nep-pol New Economics Papers
on Positive Political Economics
Issue of 2020‒11‒23
thirteen papers chosen by
Eugene Beaulieu
University of Calgary

  1. Who is the ultimate boss of legislators: Voters, special interest groups or parties? By Stadelmann, David; Torrens, Gustavo
  2. Governance and Group Conflict By Kölle, Felix
  3. Prediction for the 2020 United States Presidential Election using Machine Learning Algorithm: Lasso Regression By Sinha, Pankaj; Verma, Aniket; Shah, Purav; Singh, Jahnavi; Panwar, Utkarsh
  4. Do Expected Downturns Kill Political Budget Cycles? By Jan-Egbert Sturm; Frank Bohn
  5. Voting Behavior of Physicians and Healthcare Professionals By Solnick, Rachel Emily; Choi, Hwajung; Kocher, Keith E
  6. #EleNão: Economic crisis, the political gender gap, and the election of Bolsonaro By Santos Silva, Manuel; Diniz Penteado de Barros, Laura
  7. Legal Status and Political Representation: The 1986 IRCA and Hispanic Public Officials By Sabet, Navid
  8. Paying Them to Hate US: The Effect of U.S. Military Aid on Anti-American Terrorism, 1968-2014 By Meierrieks, Daniel; Krieger, Tim; Dimant, Eugen
  9. Prediction for the 2020 United States Presidential Election using Linear Regression Model By Sinha, Pankaj; Verma, Aniket; Shah, Purav; Singh, Jahnavi; Panwar, Utkarsh
  10. Hosting Refugees and Voting for the Far-Right: Evidence from France By Sarah Schneider-Strawczynski
  11. How Likely Are Large Elections Tied? By Lirong Xia
  12. Political Polarization and Expected Economic Outcomes By Coibion, Olivier; Gorodnichenko, Yuriy; Weber, Michael
  13. Environmental Pollution & the Political Economy of Public Debt By Kellner, Maximilian

  1. By: Stadelmann, David; Torrens, Gustavo
    Abstract: Politicians have multiple principals. We investigate the weights that politicians put on the revealed preferences of their constituents, special interest groups and party when deciding on legislative proposals. Preferences of constituents, special interest groups and parties are directly observed in our setting and they are positively correlated among each other. The empirical findings suggest that constituent preferences are assigned the lowest weight. Holding constant the preferences of other principals, constituent preferences are assigned a weight of only 10.0%. Party preferences are assigned the highest weight of all principals and special interest groups lie in between. A politician's personal ideology plays no substantial role in legislative decisions. We explore conflict among principals as well as heterogeneity among politicians. Our results cast doubt on the empirical relevance of the median voter model and suggest that more principals need to be considered to explain legislative decisions.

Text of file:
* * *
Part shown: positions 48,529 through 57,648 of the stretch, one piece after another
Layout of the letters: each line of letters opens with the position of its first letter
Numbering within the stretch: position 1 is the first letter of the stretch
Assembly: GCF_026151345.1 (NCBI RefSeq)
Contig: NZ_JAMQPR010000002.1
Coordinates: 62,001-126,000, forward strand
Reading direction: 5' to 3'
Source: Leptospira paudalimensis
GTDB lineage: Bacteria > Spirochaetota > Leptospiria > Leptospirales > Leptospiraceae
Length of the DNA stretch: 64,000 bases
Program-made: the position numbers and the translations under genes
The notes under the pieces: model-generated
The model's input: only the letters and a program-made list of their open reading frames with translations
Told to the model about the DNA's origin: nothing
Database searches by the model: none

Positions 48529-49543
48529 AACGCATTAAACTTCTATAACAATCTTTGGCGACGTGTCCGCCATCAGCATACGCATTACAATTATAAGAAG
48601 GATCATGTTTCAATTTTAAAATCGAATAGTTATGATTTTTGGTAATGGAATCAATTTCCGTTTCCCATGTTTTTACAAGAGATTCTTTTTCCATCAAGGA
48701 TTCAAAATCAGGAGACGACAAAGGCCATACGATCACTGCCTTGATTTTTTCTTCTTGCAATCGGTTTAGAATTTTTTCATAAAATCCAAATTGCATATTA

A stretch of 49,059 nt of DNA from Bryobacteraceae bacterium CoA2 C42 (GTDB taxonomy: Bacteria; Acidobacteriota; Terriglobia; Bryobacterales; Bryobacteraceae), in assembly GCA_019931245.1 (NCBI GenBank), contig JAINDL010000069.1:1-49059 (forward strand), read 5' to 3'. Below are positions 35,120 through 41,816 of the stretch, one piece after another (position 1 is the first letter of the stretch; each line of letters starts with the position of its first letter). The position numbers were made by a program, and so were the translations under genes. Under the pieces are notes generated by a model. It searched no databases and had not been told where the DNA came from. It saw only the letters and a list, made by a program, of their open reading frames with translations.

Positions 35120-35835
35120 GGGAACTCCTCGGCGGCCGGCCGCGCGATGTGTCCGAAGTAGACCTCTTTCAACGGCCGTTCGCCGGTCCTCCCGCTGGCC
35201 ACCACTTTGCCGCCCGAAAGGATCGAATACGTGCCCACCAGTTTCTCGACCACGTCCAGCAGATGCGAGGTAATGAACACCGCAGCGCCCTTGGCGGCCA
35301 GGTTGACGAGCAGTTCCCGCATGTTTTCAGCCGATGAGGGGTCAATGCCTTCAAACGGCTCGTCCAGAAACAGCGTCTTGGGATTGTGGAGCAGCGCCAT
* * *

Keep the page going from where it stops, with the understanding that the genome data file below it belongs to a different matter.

Keywords: Principal-agent,multiple principals,voting,political representation,behavior of politicians
    JEL: D72 D78
    Date: 2020
  2. By: Kölle, Felix
    Abstract: Many situations in the social and economic life are characterized by rivalry and conflict between two or more competing groups. Warfare, socio-political conflicts, political elections, lobbying, and R&D competitions are all examples of inter-group conflicts in which groups spend scarce and costly resources to gain an advantage over other groups. Here, we report on an experiment that investigates the impact of political institutions within groups on the development of conflict between groups. We find that relative to the case in which group members can decide individually on their level of conflict engagement, conflict significantly intensifies when investments are determined democratically by voting or when a single group member (the dictator) can decide on behalf of the group. These results hold for both symmetric and asymmetric contests, as well as for situations in which institutions are adopted exogenously or endogenously. Our findings thus suggest that giving people the possibility to vote is not the main reason for why democracies seem to engage in less wars than autocracies. Nevertheless, when giving participants the possibility to choose which institution to adopt, we find that democracy is the by far most popular one as it combines the desirable features of autonomy and equality.
    Keywords: Conflict,competition,institutions,democracy,groups,experiment
    JEL: D72 C72 C92
    Date: 2020
  3. By: Sinha, Pankaj; Verma, Aniket; Shah, Purav; Singh, Jahnavi; Panwar, Utkarsh